"Intended for students at the older elementary and middle school levels, this historical series features three separate story paths (some of which later intersect), in which readers make decisions leading to a variety of outcomes.
German Immigrants in America allows readers to go to Texas in the 1840s, to South Dakota in the 1880s, or to Milwaukee, Wisconsin, during the First World War. Travelers to the new state of Texas encounter the Comanche and get caught up in hostilities between the United States and Mexico. If they survive long enough, they may have to swear allegiance to the Confederate States of America during the Civil War or make a doomed escape attempt to Mexico. Farmers in South Dakota choose a variety of crops to grow and battle drought and blizzards. Immigrants to Milwaukee choose sides during the Great War and perhaps fall victim to the 1918 influenza epidemic.
Immigrants from China can choose to mine gold during the 1850s, move to San Francisco during that era, or work on the railroads in the 1860s. In all three paths, readers encounter severe prejudice that can lead to homes being burned, businesses being destroyed, and in the gold fields, robbery and death. Those who choose to work on the railroad have a very good chance of not surviving; the volume presents all the hazards of work on the railroad, from explosions to blizzards.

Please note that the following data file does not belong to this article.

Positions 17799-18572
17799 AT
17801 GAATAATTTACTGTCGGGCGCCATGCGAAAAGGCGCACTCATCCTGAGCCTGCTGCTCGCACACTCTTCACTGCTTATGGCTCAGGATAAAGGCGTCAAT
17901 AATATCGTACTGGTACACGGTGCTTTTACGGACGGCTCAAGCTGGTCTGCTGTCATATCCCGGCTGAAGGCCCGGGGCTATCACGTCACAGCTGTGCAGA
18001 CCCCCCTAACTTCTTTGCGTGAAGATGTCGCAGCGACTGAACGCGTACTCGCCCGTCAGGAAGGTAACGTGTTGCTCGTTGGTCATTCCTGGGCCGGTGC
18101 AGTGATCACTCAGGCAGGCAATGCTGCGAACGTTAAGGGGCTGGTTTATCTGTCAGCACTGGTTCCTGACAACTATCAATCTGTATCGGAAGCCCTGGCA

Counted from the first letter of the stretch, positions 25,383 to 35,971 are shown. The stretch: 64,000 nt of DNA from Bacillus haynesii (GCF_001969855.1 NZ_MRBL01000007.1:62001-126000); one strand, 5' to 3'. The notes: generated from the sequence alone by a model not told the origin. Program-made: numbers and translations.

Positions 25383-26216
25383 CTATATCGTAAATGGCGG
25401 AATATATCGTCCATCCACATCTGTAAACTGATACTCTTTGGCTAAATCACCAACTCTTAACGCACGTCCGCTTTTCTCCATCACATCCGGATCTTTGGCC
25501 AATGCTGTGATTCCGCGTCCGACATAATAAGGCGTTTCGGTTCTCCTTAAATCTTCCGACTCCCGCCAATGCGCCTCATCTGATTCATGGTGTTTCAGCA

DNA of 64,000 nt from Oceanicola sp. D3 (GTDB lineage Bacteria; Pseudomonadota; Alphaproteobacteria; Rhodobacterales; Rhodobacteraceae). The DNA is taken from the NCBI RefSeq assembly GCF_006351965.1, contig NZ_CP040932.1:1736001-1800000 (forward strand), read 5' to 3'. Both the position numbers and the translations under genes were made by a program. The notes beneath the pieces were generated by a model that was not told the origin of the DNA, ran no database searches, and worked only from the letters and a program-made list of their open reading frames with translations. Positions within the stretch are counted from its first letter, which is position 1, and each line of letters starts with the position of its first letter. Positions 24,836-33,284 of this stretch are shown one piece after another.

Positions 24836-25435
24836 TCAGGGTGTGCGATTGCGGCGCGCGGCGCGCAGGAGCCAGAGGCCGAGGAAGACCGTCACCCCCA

The Japanese American Internment takes readers to three camps following the attack on Pearl Harbor—Manzanar in southern California, Tule Lake in northern California, and Rohwer in Arkansas (where the student can pretend to be a teacher rather than a Japanese-American internee). Here, adventures intersect, as Manzanar internees who refused to renounce the Japanese Emperor and (if of draft age) serve in the U.S. Army were sent to the high-security camp at Tule Lake. Readers have the option of going to college or into the Army, with the latter choice giving them a sense of what life was like for soldiers during the Second World War.
All three books feature maps, photos, and illustrations and conclude with historical notes, a time line, a glossary, questions for further discussion, recommended readings and Internet sites, and an index." - Multicultural Review
July 1, 2008